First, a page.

Thanks to TLC Book Tours and the publisher for a review copy of this book.
Submitted to the 2013 Historical Fiction Reading Challenge and Cym Lowell's Book Review Link-Up Party and Saturday Review of Books hosted by Semicolon. 

May 19, 2013

Sunday Salon: Stacking the Shelves

The Sunday Welcome to the Sunday Salon! I found a new meme, Stacking the Shelves by Tynga's Reviews. List your new book arrivals and link up at the site each week. Other sites are It's Monday; What Are You Reading? at Book Journey, and  Mailbox Monday hosted by Abi at 4 the LOVE of BOOKS.

Seems that bloggers are still a viable means of publicity for publishers and authors, who send out ARCs and galleys as well as printed books to blogger reviewers. I love reading and writing about books and have expanded my book interests, found a lot of very good books that I would not have picked up on my own. Even though every single book I read can't be reviewed, because of time, there are books I feature or profile for readers.

Here are my new books this week:

The Healer by Antti Tuomainen, dystopian crime thriller
The Fame Thief by Timothy Hallinan, crime fiction
The Fallout by Garry Disher, crime fiction
Evil and the Mask by Fuminori Nakamura, literary thriller
A Spider in the Cup by Barbara Cleverly, crime fiction

The Sexy Vegan's Happy Hour at Home by Brian L. Patton, cookbook
The Viagra Diaries by Barbara Rose Brooker, coming of age novel
The Bookman's Tale: A Novel of Obsession by Charlie Lovett, historical fiction

I also have a few paperback cozies from Berkely and Obsidian, books to take to a beach or park.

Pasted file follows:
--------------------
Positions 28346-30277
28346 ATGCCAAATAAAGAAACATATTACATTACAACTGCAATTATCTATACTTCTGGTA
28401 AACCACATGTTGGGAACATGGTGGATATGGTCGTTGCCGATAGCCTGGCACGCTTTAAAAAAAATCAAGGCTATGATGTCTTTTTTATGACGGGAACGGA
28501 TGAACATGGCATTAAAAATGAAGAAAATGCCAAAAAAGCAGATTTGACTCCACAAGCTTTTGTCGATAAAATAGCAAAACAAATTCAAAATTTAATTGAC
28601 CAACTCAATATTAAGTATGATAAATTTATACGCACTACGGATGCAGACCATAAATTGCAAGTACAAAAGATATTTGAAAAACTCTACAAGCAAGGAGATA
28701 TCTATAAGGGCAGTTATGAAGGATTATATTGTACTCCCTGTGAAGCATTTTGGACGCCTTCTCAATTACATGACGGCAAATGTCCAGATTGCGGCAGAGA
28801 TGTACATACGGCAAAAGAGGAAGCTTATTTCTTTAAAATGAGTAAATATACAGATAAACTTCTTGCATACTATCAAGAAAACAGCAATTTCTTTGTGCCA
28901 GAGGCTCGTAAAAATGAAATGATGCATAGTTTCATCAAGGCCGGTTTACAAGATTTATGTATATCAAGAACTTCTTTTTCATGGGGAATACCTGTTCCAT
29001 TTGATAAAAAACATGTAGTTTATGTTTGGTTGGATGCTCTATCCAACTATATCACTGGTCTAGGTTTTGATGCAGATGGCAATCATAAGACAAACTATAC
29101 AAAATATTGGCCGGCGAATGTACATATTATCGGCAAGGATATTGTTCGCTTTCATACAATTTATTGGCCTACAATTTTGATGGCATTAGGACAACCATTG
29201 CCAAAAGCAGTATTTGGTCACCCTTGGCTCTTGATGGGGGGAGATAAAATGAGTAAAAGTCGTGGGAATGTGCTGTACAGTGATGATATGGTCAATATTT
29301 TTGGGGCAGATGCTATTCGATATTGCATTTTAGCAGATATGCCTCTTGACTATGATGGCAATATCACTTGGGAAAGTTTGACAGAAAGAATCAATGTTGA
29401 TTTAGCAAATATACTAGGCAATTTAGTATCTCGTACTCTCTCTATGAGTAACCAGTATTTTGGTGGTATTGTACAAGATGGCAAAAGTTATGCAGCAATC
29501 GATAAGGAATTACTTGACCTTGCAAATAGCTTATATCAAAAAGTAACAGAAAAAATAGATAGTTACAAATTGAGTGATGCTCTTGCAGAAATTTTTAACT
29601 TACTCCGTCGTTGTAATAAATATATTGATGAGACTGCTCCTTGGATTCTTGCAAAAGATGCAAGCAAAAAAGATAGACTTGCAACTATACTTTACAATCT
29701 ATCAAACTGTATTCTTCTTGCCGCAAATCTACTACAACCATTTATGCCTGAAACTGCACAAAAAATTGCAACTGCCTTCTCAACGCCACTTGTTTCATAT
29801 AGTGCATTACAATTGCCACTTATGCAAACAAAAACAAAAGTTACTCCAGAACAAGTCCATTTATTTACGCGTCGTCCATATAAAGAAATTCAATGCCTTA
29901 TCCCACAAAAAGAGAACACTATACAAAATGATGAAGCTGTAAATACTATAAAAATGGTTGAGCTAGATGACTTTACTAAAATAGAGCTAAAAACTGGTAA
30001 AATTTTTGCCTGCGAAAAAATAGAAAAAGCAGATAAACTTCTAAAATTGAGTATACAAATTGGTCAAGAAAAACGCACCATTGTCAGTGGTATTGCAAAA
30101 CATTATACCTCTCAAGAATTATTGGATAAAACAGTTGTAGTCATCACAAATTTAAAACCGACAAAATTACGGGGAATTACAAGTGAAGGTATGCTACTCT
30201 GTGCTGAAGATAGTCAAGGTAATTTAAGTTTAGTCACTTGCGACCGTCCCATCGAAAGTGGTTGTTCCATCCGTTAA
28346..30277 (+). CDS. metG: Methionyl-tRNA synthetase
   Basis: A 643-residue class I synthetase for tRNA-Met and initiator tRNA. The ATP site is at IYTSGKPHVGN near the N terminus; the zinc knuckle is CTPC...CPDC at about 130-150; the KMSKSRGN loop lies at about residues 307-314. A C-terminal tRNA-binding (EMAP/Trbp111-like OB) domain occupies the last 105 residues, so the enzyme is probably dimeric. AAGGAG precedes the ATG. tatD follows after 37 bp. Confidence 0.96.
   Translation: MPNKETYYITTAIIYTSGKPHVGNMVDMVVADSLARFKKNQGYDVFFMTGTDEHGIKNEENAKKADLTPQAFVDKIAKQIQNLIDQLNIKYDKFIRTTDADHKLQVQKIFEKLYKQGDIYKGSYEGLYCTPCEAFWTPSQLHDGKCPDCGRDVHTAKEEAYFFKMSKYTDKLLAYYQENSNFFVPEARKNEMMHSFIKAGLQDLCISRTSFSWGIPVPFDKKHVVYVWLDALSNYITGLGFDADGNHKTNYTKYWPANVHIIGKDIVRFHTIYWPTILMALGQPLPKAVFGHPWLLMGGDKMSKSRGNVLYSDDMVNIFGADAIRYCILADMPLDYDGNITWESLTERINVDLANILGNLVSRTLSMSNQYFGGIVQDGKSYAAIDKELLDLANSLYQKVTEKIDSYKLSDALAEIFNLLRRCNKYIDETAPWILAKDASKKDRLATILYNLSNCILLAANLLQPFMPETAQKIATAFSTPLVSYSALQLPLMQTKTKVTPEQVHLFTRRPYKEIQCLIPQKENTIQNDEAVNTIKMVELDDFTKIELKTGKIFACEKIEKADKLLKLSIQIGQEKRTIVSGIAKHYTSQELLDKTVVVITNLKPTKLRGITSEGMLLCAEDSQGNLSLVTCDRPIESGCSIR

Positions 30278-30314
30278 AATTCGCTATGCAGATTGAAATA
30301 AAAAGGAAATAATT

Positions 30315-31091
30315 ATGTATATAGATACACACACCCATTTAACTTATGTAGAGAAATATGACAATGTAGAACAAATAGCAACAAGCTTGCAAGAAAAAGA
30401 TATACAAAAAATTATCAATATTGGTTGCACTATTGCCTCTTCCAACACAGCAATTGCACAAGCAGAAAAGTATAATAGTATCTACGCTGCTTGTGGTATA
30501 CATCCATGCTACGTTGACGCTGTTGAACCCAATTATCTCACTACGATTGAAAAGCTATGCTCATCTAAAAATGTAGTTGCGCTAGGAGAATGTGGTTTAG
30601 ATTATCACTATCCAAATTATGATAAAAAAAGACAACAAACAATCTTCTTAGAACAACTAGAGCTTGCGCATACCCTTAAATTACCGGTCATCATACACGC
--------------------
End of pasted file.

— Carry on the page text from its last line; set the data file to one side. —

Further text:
I take a book almost everywhere instead of my trusty e-reader. E-books are not my favorite way of reading, but the Kindle goes with me on a plane trip this summer. Beats hauling a ton of books along.

The sun is out finally, and the days are getting warmer. We went from winter right into summer, with only a few days of spring, it seems. I think my flowers bushes are confused. The iris are just now coming out when they normally bloom in April. They are plentiful and spread but are being kept in check by the hungry new bunnies and rabbits who visit from next door. I can't complain even though the crocus leaves don't survive, and the tiny tea rose bushes must have been totally consumed and haven't shown up this year. My consolation - the garden is kept from being rampant.

Have a great day and hope your Sunday is sunny!

May 18, 2013

Paris, Paris: Journey into the City of Light by David Downie

Title: Paris, Paris: Journey into the City of Light by David Downie
Published April 5, 2011; Broadway paperback
Genre: travel
Photographs by Alison Harris

Paris is only one of the cities called the "City of Light." It was given this name because it was the first European city that lit up its streets with gaslights. Other cities with the title include Miami, Florida; Anchorage, Alaska and Los Angeles, Ca., given for different reasons. The oldest city known as the City of Light is Varanasi (known as Benares) in India, the place where light first entered earth, according to Hindu belief.

For those traveling to Paris, Paris, Paris is the most complete and detailed description and history of Paris that I have seen. With lots of interesting tidbits and historical facts, it also has the advantage that it can be read in sections.

Here is the book/publisher description:
"Swapping his native San Francisco for the City of Light, travel writer David Downie arrived in Paris in 1986 on a one-way ticket, his head full of romantic notions. Curiosity and the legs of a cross-country runner propelled him daily from an unheated, seventh-floor walk-up garret near the Champs-Elysées to the old Montmartre haunts of the doomed painter Modigliani, the tombs of Père-Lachaise cemetery, the luxuriant alleys of the Luxembourg Gardens and the aristocratic Île Saint-Louis midstream in the Seine. 

Downie wound up living in the chic Marais district, married to the Paris-born American photographer Alison Harris, an equally incurable walker and chronicler. Ten books and a quarter-century later, he still spends several hours every day rambling through Paris, and writing about the city he loves.